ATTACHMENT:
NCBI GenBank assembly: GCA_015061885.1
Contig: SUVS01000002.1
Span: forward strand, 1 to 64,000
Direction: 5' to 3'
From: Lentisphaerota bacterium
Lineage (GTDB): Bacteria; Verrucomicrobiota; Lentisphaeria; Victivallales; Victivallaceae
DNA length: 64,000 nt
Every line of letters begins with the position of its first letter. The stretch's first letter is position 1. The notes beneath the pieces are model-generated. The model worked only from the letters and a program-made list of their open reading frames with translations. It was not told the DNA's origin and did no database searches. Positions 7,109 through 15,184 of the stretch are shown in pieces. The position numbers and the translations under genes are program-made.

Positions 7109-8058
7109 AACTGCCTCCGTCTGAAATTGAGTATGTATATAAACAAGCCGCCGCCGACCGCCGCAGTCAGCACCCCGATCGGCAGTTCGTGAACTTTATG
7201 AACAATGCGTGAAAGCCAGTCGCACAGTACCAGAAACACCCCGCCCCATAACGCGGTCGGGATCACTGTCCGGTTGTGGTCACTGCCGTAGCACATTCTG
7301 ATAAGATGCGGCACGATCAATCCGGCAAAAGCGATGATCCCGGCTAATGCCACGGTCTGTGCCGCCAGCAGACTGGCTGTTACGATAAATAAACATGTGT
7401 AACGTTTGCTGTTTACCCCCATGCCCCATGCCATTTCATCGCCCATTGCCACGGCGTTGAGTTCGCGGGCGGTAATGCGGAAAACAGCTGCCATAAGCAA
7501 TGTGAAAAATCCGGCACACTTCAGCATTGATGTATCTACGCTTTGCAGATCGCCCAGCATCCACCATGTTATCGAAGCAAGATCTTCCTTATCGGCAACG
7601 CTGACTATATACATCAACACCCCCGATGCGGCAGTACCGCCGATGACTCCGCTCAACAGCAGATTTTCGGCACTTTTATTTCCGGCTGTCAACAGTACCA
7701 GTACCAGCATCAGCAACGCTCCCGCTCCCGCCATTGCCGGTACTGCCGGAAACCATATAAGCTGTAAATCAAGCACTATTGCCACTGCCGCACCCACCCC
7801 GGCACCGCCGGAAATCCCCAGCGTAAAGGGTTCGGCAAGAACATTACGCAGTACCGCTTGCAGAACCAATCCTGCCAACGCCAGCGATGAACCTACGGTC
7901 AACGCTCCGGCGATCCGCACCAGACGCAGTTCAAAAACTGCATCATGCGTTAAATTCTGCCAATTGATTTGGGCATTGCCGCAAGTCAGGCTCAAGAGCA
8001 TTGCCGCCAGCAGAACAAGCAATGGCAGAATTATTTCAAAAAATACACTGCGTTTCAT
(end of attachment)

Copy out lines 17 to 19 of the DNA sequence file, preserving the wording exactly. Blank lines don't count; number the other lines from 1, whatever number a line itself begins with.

7801 GGCACCGCCGGAAATCCCCAGCGTAAAGGGTTCGGCAAGAACATTACGCAGTACCGCTTGCAGAACCAATCCTGCCAACGCCAGCGATGAACCTACGGTC
7901 AACGCTCCGGCGATCCGCACCAGACGCAGTTCAAAAACTGCATCATGCGTTAAATTCTGCCAATTGATTTGGGCATTGCCGCAAGTCAGGCTCAAGAGCA
8001 TTGCCGCCAGCAGAACAAGCAATGGCAGAATTATTTCAAAAAATACACTGCGTTTCAT